All governments around the world, at least to some degree, are corrupt and mismanage public money. Even the best — the Scandinavian countries — have their problems, so no one is perfect. But, there’s a world of difference between the relatively high degree of public responsibility and effectiveness of the best run governments, and the total ineptitude and dysfunction of governments in places like Africa. Most of the rest of the world functions somewhere in between, ranging from poor to mediocre on a good day. Most of the world’s governments, therefore, are riddled with corruption, waste enormous resources and do little for the nation. However, governments are very good at enriching the ruling class and their friends who helped get him elected.
In the Mediterranean nations the governments are set up principally to serve the interests of the well-connected ruling class. The worst offenders tend to be socialist governments (but not always), because they are even more likely to look upon public monies as a giant slush fund where they can dole out money to every group that will help them get elected, all in the interests of an ever expanding government which is supposed to “help” the people. Governments are not set up to serve the people, but to make sure that those in power (and their buddies) are making out like bandits. If you look at how governments operate in Mediterranean countries, you will find that:
– Politicians who live very well. This is a problem that is not just limited to the Mediterranean countries by the way.
-Government workers who are overpaid and coddled with jobs for life, short working hours and little pressure to perform. Again other countries, including America, also have this problem to a lesser degree.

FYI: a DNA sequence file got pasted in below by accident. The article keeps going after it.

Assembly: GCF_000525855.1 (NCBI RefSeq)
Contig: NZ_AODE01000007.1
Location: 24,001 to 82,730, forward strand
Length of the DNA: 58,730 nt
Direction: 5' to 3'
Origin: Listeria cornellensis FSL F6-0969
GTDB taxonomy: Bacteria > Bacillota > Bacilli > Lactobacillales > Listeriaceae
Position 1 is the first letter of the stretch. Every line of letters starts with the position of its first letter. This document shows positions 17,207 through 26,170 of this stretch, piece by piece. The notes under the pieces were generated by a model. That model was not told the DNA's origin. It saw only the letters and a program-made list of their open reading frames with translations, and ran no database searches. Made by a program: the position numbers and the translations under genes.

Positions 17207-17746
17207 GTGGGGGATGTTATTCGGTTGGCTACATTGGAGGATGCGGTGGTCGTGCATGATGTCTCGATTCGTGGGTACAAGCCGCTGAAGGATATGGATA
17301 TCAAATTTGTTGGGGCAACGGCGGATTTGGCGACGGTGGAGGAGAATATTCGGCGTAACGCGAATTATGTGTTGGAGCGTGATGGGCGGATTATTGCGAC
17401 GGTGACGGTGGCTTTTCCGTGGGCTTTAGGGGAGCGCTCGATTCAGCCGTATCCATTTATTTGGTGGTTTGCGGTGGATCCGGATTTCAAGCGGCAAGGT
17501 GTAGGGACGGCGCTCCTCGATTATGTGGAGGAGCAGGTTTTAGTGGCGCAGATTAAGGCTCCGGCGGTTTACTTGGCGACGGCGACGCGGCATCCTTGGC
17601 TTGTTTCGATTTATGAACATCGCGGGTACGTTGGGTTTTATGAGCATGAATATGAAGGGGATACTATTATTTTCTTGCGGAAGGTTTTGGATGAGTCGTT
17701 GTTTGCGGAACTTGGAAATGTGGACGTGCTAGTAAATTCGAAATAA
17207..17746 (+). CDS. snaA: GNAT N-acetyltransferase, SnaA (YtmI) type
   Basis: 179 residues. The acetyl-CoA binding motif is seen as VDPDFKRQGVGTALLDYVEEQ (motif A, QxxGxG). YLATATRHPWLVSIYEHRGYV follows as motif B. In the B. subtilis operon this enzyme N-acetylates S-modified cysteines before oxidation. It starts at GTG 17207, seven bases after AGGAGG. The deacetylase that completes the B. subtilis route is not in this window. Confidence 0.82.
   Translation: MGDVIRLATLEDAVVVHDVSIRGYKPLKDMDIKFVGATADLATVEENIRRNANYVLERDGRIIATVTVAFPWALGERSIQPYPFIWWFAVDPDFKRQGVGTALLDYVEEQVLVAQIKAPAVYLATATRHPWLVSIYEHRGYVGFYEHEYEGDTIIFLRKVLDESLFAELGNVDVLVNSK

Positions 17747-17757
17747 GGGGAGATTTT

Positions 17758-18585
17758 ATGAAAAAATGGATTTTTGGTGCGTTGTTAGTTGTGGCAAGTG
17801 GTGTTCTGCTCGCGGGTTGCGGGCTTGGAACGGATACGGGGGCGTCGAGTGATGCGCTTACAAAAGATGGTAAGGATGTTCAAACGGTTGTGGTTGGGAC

-Parasitic unions which receive funding from the state and actually hinder economic development while doing little for workers.
-An abundance of cartels, monopolies, rules and assorted regulations all designed to reduce competition to favor a select number of well-connected businesses.
-Government funds spent to subsidized radio, television, newspapers and films which then become well-funded propaganda outlets for the government.
-Rigid two-tier labor markets, which favor well-established and older employees at the expense of younger employees. This is one reason why Spanish employment among youth is so astronomically high. France has the same problem.
-Wages which are not set principally by the markets, but by fiat through collective bargaining agreements between industry and workers. This has the danger that politicians will simply raise wages by decree to the point that they become uncompetitive. This also makes it especially difficult for an economy to become competitive again once costs and wages render that economy uncompetitive. I know this is a problem in Spain(and other Mediterranean countries). The years of false prosperity created by the property boom and deficit spending caused wages to rise to an uncompetitive level. Now the Spanish economy needs to reduce salaries to the point where the economy can compete again, but the rigid collective wage agreements prevent that, so Spain goes on year after year unable to gain competitiveness, and trapped in an ongoing economic malaise.